How Hair Changes as We Age
Aging is inevitable, with it comes physical changes — wrinkled skin, weaker bones, and greying hair. The latter being the one of the earliest to manifest in life. However, graying isn’t the only thing that happens to hair as you age, your mane goes through a whole (gradual) aging process.
Here are some of the hair changes you may notice over the years:
The change in hair color is the most obvious of all hair changes as you get older. While some people go grey prematurely for several reasons — including stress and unhealthy living — the usual culprit is the lack of melanin production.
As you age, the pigment cells in the hair follicles die. With fewer cells, the strands can contain less melanin which leaves hair looking more transparent, aka grey.
Thinning Hair and Hair Loss
Thinning hair is a common concern as you age. The rate of hair growth also slows. How much hair you have on your body and head is determined by your genes. Hair is made of many protein strands. A single hair has a normal life between 2 and 7 years, that hair strand then falls out and is replaced with a new one.
Over time, hair becomes finer, thinner and grows more slowly. So, the thick, coarse hair of a young adult eventually becomes thin, fine, light-colored hair. Some hair follicles can stop producing new hairs altogether.
Men may start showing signs of hair loss by the time they are 30 years old. Many men are nearly bald by age 60. The type of baldness related to the male hormone testosterone is called male pattern hair loss. Hair loss may be at the temples or at the top of the head.
In Women, the hair becomes thinner overall, the part line may widen, and the temple areas can recede. Hair becomes less dense and the scalp may become visible.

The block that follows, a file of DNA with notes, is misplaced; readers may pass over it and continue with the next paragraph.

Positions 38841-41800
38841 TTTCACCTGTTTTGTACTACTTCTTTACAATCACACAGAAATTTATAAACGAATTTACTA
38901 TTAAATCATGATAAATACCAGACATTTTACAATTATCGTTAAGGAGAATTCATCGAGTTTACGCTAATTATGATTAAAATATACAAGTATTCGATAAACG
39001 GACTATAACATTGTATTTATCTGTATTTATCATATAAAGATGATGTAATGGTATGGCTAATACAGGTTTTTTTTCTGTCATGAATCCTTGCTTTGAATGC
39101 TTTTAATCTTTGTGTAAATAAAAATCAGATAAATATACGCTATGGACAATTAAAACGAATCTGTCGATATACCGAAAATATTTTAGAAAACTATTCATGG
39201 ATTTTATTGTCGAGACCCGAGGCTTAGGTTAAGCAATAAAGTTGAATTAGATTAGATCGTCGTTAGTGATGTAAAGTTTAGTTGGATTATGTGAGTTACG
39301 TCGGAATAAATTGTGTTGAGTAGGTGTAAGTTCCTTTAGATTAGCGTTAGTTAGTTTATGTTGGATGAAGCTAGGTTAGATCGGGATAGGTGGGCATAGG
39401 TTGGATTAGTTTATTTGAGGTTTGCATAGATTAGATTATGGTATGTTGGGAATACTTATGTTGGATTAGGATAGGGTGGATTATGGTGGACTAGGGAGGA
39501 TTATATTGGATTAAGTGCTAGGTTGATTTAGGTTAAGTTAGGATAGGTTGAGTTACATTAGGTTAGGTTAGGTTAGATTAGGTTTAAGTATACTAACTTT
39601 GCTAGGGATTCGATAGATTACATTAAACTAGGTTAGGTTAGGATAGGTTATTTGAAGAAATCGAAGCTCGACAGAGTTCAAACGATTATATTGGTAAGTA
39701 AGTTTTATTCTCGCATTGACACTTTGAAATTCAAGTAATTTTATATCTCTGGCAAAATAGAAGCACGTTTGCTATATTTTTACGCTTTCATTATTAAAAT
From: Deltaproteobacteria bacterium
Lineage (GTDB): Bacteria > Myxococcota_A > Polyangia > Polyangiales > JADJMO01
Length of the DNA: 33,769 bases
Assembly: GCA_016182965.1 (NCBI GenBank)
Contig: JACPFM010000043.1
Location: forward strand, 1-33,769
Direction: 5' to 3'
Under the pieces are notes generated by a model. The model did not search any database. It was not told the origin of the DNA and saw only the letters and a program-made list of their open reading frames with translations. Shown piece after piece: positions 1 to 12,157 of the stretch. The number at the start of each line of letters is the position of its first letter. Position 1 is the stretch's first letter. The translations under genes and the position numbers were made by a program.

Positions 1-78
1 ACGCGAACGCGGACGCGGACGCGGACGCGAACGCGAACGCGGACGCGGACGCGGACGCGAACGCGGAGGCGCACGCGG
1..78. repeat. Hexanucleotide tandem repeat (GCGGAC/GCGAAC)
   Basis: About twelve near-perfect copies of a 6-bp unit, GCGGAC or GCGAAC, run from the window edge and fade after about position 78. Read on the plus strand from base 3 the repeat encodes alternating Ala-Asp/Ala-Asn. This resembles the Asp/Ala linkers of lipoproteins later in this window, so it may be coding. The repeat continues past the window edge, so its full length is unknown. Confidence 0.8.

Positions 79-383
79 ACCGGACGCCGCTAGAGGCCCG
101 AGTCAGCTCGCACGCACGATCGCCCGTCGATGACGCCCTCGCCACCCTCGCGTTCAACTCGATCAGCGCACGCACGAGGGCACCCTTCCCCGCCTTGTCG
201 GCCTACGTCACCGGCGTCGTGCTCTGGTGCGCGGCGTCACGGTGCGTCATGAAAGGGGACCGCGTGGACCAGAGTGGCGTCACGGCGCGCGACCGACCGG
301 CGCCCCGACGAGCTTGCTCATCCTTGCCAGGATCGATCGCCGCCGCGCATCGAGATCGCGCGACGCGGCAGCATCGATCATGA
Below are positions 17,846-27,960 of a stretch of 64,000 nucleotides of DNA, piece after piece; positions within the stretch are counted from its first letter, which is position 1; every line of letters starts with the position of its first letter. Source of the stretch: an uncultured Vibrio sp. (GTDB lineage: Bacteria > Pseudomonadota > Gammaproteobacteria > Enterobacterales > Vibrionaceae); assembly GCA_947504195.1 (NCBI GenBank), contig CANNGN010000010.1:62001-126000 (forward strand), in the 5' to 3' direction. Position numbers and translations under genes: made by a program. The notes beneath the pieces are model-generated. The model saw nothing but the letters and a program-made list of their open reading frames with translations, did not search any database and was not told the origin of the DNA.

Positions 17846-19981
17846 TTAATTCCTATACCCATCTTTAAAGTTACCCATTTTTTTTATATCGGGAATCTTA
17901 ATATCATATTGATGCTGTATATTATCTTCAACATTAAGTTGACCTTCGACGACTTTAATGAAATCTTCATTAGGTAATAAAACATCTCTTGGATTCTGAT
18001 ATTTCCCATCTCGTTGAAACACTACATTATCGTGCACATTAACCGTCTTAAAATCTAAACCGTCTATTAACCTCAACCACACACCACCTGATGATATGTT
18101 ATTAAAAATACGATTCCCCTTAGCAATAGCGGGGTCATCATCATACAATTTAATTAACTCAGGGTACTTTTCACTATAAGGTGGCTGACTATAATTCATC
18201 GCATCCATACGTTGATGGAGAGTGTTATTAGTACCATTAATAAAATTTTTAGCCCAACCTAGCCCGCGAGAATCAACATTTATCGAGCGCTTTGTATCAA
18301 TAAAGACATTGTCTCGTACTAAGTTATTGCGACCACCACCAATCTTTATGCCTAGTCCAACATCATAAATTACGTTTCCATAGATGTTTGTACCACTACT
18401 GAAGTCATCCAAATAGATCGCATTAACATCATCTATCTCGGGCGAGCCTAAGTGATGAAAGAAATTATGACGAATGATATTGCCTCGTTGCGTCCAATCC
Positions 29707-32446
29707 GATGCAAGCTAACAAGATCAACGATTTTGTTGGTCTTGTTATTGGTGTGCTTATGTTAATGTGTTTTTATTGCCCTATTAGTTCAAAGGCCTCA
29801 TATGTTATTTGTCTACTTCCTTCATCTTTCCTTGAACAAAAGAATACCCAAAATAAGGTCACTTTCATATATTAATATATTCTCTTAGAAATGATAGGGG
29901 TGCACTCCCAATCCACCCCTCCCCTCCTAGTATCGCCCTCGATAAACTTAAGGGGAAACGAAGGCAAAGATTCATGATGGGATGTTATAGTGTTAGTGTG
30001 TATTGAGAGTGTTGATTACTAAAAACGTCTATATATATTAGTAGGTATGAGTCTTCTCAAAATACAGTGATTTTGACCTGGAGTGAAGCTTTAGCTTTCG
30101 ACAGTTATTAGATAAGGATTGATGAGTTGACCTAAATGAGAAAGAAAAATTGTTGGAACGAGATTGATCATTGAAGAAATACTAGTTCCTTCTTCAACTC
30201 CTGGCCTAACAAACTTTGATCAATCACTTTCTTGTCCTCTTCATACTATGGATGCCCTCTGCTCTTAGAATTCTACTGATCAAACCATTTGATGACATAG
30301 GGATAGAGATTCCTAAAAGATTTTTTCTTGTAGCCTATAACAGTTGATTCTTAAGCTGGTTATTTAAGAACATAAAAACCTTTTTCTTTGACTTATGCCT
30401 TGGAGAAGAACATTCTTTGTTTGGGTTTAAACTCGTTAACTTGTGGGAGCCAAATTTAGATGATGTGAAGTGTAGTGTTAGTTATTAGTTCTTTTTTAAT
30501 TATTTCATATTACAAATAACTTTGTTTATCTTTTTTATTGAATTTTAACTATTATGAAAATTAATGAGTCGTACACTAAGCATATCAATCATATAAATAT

Aside from color, the loss of protein in the hair also makes it more fragile. As it grows weaker, hair becomes brittle and less elastic. This leads to breakage when it is pulled instead of it bouncing back.
The outer protective cuticle of hair strands also suffers over time, which makes hair break faster.
Too much bleaching, dye, and straighteners also makes hair dry and more prone to breakage.
How to keep your hair healthy
There are several ways to keep your healthy. One of the best ways though is to eat healthy.
In an article on Cosmopolitan, Trichologist Madeleine Preston shared that eating eggs and fish will help hair strengthening.
“Essential amino acids are more abundant in animal protein and more easily absorbed. Deficiencies of iron, calcium, zinc, vitamin D, B12, and B6 can be common so it’s important to eat foods that contain these vitamins,” Preston explained.
Dietary supplements can also help maintain hair health. Look for supplements that contain Biotin, Niacin and DHT Blockers (Beta Sitosterol & Saw Palmetto).
Hair is made up of protein and as you age, its keratin decreases making your hair thin and prone to breakage. To aid in keeping your hair healthy, pack up on protein.
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Hair Health & Nutrition